Throwback Thursday – The Easter Keg

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This weekend is going to be crazy busy – both boys perform at the NYSSMA school music competition, Danny has his girlfriend’s prom, the SAT’s are the following weekend, closely followed by AP exams for both (e.g. loads of study time), there is a concert for both boys on Monday, Lisa has an important work trip next week she needs to prepare for … oh, and I’m going back to my alma mater for the 150th anniversary celebration for my fraternity.

I’m a member of Theta Xi, which was founded at RPI (Rensselaer Polytechnic Institute) on April 29. 1864. The national fraternity (there are chapters all over the place) hosts a national conference every two years in a different location. A few of us went to one in Scottsdale AZ in 1986, then I went to Washington DC in 1988, and then I actually went to the 125th convention in 1989, which was held in St. Louis due to costs of holding it on an off-year. This year the celebration moves to glorious (not glorious) Troy, NY! I have been back to Troy a few times through the years, the last time in 2009.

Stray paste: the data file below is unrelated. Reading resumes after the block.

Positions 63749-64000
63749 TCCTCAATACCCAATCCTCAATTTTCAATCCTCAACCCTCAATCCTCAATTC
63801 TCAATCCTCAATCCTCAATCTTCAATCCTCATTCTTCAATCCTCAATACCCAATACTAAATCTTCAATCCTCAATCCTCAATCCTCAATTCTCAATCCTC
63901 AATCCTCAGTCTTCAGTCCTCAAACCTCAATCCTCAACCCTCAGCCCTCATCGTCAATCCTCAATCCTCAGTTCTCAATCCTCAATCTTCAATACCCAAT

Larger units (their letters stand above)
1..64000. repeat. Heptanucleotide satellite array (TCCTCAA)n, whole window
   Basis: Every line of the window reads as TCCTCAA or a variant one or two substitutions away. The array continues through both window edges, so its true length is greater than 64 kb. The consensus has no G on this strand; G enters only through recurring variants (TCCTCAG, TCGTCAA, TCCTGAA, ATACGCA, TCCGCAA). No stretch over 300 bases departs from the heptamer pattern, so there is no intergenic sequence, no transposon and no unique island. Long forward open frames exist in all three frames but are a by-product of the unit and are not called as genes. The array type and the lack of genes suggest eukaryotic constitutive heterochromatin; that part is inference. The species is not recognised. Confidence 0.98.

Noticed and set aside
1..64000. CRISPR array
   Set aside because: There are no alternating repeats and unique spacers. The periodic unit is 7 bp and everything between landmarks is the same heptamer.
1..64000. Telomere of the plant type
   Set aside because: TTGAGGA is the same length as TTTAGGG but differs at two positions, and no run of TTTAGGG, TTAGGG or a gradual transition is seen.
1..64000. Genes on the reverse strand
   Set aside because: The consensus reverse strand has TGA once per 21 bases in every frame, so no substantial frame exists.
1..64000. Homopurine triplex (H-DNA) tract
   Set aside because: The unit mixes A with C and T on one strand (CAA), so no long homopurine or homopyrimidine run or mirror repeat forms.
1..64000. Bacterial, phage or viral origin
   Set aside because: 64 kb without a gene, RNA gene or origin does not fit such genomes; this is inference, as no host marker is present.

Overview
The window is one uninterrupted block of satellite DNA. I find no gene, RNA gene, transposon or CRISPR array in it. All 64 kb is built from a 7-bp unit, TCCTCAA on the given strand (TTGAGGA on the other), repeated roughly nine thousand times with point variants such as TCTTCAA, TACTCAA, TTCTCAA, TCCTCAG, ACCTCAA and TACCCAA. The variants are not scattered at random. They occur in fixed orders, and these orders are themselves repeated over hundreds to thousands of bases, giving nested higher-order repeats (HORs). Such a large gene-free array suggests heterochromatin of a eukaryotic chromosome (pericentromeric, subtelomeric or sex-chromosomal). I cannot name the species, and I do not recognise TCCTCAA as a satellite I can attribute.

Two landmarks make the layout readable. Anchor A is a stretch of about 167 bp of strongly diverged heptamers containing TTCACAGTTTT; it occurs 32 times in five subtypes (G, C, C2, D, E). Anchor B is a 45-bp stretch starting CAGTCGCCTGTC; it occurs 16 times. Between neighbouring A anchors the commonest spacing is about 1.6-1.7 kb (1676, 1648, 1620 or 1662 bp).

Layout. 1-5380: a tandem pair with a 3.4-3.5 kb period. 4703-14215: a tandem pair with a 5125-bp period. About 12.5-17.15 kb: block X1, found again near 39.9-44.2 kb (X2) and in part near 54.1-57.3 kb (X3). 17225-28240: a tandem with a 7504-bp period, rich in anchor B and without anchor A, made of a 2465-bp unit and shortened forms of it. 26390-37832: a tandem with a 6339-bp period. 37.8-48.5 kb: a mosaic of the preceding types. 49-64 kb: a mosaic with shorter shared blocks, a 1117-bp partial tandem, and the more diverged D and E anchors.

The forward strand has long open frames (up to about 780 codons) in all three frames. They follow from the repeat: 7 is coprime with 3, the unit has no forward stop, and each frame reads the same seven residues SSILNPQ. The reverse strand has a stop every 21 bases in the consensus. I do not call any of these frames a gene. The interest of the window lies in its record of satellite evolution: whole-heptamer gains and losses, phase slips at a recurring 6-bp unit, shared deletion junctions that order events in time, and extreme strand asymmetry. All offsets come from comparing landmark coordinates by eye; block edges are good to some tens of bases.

The big thing for me is getting to see loads of friends from throughout the years, some of whom I’ve not seen since I lost weight coming out of college. I am very much looking forward to having fun, relaxing, seeing the house, getting to watch it get entered into the New York State historical buildings registry, and just spend time sharing stories.

The picture above was from Easter 1986, and is really pretty self-explanatory – Easter weekend we had a keg party, and some of the more artistic and architectural types created this exoskeleton – which of course also had to keep the keg cold! Fun stuff!

Happy Thursday! Were you in a fraternity/sorority? Do you still keep up with your friends and chapter?

Marathon Monday – Who CARES Where the Motivation Comes From!?!